How Close Are Humans to Immortality?

July 16, 2014

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The question How close are humans to immortality? has been studied at great lengths by different scientists in different fields. However a consensus has been achieved by a specific community of these observers on the answer to the question. Scientist Ray Kurzweil and his followers all agree that humans are about 20-25 years away from being able to live as long as they wish.

Yet what will enable the inhabitants of earth to do so? Kurzweil, a notable predictor of the milestones humanity achieved, believes that the key to immortality is nanotechnology. He thinks that given the trend of computers becoming smaller and more efficient, people will be able to have nanobots circulating in their veins, cleaning and providing perpetual maintenance. He also hypothesizes that robots will replace our organs when they fail. These advances would mean that so long as the robots are powered and working well, they will keep their humans alive and kicking.

Kurzweil’s predictions have been proven to be anything but inaccurate before. He successfully pinpointed the exact year that the smartphone would come out, and its capabilities, and he described the Internet before it was ever invented. Kurzweil has convinced his peers in the scientific community of his hypothesis of human immortality. Kurzweil calls his theory the Law of Accelerating Returns. He illustrated that through nanotechnology, humans will be able to halt and reverse the aging process. He believes that nanobots will be exponentially more efficient than normal human cells.

He thinks that not only will humans achieve immortality, but that they will be able to accomplish tasks that are impossible for the species with their normal biological makeup. Examples include such feats as doing an Olympic sprint for 20 minutes without taking a breath, or going scuba diving for upwards of four hours without oxygen.

Kurzweil urges his fellow human beings to hang in there, given how close they are to immortality. With added life and brain capacity, Kurzweil also suggests that nanobots will be able to enable humans to do things like writing a full fledged book in minutes. He continued to describe how the world will change around humans. Nanobots in humans’ bodies will be able to alter their perceptions and create virtual worlds, virtual sex will become commonplace and hologram figures will appear right in front of humans as if they were real.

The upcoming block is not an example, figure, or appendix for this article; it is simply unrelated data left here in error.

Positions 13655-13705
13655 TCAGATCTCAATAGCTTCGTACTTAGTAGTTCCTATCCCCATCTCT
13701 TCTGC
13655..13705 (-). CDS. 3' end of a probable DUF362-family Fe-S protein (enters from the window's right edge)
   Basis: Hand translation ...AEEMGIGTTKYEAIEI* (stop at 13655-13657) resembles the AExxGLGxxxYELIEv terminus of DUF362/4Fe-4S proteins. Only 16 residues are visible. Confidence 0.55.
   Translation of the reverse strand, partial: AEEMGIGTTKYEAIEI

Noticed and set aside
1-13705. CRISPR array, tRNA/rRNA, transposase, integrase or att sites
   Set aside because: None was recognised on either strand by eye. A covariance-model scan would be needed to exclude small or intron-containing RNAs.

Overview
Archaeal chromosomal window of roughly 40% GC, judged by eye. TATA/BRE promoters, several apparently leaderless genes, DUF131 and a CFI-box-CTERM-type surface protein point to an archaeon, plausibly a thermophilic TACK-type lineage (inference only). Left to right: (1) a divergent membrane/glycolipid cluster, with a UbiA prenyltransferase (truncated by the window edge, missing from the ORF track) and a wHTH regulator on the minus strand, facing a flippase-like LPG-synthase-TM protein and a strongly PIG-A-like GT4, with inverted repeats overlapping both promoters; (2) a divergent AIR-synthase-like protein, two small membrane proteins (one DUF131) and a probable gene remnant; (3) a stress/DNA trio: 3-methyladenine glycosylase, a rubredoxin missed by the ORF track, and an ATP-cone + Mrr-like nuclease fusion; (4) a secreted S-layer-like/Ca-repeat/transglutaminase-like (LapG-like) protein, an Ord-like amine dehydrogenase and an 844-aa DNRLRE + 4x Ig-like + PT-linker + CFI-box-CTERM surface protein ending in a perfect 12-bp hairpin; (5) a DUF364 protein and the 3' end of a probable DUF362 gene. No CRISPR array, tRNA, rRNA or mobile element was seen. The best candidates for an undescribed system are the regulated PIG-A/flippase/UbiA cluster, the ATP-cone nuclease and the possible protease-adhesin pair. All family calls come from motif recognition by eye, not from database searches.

He says that humans should look forward to a world where they become cyborgs that are invulnerable to almost every ailment the species faces today. To those who argue that humans should not be celebrating how close the species is to immortality because immortal life will bring never-ending boredom and despair, Kurzweil argues that immortality is the wrong term for these advancements. Immortality means that it is impossible for one to die. Kurzweil says that is inaccurate in this case, given that humans with nanotechnologies will be able to die. Dying unintentionally will be an almost non-occurrence, but willing departures from life will be available. He promises that human free will is not going to be at stake. Humans may be close to immortality.

By Andres Loubriel

http://guardianlv.com/2014/07/how-close-are-humans-to-immortality/

 

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2 thoughts on “How Close Are Humans to Immortality?

  1. Wayout says:

    I’m just as crazy about singularity becoming a reality one day. However I have a big problem with the morality of how humans will handle this “Dying unintentionally will be an almost non-occurrence, but willing departures from life will be available.” that’s a big ethical debate waiting to happen. So we are not allowed to commit moral sins like genocide but it’s perfectly alright to commit suicide in a possible future where most of the world is run by cyborgs or machines? Kind of seems like an affront to primary choice, the right to exist!

    • Dear Wayout, thank you for your comment! My opinion is that “willing departures” will not be suicife. There will be simply deaths by aging! You will have the option in the future either to prevent aging by using the proper medication or let nature do the job and inevitably die from age related diseases. You see, the debate to which you refer, is not a new one. Even today you can choose to postpone death (if for example you are sick) or take no medication and simply die.

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